It Happens Every Fall

Have you seen the movie, It Happens Every Spring?  Ray Milland stars in the romantic comedy.  It’s not exactly like today’s chick-flics, but it is a story about young romance in the spring of 1949.  A college scientist invents a potion that helps a baseball repel wood.  So he can make enough money to marry the college president’s daughter, the scientist joins the St. Louis Cardinals baseball team as a pitcher.  No one can hit his “spitball because of his invention.”  Baseball is the constant that Happens Every Spring.

The arrival of college freshmen is what happens every fall.  There are other constants that occur with the arrival of the freshmen.  I had the help of two for women’s basketball players and a couple of student workers as I picked up my parking pass.  I wish I had the workers’ names because they were very helpful in my search of what you can expect every fall at Northwest Missouri State University. Continue reading

Transforming Bearcat Volleyball

The first day of school is here, which means that preseason practices are officially over.  Goodbye two-a-days, ice baths, lunches in the union, and spending every minute together.  Well, those last three will continue throughout the season, but our players are excited that they will not have to face two-a-days again until next year.

Our two seniors, Alex Hanna and Laira Akin, shared a moment after their last preseason practice to celebrate that they survived the two-a-days together for the last time.  Our seven freshmen came in on August 13 with fresh attitudes and great work ethic on the volleyball court.  It has been great to see the entire team develop into a new unit.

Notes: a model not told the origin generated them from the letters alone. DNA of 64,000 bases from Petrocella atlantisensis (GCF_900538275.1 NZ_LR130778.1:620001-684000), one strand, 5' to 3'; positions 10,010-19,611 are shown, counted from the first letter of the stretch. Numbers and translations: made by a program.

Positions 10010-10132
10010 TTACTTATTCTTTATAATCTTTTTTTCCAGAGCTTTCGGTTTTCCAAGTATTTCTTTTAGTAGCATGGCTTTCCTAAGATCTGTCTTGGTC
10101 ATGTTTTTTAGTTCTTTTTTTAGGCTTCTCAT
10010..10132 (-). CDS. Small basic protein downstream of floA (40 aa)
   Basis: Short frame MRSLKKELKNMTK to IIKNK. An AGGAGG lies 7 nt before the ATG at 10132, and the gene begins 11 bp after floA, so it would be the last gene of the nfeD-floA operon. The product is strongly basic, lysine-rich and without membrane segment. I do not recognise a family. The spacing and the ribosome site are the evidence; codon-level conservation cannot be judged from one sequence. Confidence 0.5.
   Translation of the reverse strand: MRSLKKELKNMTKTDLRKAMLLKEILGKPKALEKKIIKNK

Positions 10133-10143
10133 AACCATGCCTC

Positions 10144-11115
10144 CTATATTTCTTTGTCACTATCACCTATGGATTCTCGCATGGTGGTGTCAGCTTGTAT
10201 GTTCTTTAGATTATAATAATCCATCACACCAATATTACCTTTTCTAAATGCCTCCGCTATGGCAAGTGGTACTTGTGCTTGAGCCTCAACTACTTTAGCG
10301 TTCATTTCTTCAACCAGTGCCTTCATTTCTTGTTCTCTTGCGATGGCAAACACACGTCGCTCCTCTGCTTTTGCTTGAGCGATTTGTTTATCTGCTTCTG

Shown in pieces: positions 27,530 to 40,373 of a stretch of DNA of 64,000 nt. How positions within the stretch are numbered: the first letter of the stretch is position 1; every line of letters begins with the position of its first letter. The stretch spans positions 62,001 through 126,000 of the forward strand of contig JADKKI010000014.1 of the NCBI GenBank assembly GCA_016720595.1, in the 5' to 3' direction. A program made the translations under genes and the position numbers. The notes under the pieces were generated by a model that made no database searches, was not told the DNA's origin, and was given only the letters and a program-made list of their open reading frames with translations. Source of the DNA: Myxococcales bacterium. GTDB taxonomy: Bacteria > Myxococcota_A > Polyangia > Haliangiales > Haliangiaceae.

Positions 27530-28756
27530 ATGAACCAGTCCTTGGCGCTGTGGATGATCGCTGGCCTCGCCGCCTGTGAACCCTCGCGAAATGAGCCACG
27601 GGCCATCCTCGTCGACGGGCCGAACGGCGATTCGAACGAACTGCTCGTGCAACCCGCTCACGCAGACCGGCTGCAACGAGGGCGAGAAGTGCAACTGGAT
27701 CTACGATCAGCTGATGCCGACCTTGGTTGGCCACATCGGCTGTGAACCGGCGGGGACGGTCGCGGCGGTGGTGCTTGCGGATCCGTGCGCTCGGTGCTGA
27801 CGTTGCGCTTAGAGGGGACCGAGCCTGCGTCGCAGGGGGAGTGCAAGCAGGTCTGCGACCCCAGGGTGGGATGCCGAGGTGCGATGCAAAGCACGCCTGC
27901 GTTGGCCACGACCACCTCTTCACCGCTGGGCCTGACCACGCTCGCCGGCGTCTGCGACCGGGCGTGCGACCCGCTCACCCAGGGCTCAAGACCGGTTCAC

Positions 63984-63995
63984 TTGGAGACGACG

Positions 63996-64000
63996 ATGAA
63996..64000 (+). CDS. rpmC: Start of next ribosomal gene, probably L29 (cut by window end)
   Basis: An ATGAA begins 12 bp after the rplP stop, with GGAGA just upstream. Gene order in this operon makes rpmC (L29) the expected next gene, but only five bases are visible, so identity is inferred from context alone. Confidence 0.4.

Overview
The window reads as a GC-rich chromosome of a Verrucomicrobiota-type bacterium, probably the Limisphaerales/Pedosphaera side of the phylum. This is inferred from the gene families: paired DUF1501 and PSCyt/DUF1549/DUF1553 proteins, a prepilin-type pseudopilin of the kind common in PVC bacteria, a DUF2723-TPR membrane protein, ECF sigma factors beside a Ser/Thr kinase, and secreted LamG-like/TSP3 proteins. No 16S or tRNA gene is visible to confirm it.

Our motto for this season is, “Transforming Bearcat Volleyball.”  Last year marked the first time that a Bearcat Volleyball team has qualified for the NCAA Tournament and we expect to continue to Transform our program into one that is always at the top of the conference.

We finished 2-1 at our scrimmage tournament in Columbia this past Saturday.  As the day went on, we got better and better.  I can’t wait for our season to officially begin and see what our girls can achieve.  We look forward to having loud fans in the stands and continuing our reputation as having the hardest gym to play in the MIAA.

Are We Compatible?

I don’t know about you, but I’m getting really tired of all the dating services that are advertised on television.  If they just ran those false ads during soap operas or the late news, I could probably handle it.  It’s when they invade sports programming that really starts to annoy me.

I don’t remember the early dating services, but E-Harmony drives me nuts.  Some old guy comes on and tells you he checks 27 or 29 compatibility points.  The result is shown on the screen when the perfect couples are standing side by side with smirks on their faces.  I’ll bet they’re all actors that just met. Continue reading

The Big One

Is it global warming?  Do the Incas or the Aztec calendars have anything to do with it?  You have to admit, the weather has been crazy.  It was never crazier than what happened at about 7:15 Thursday night.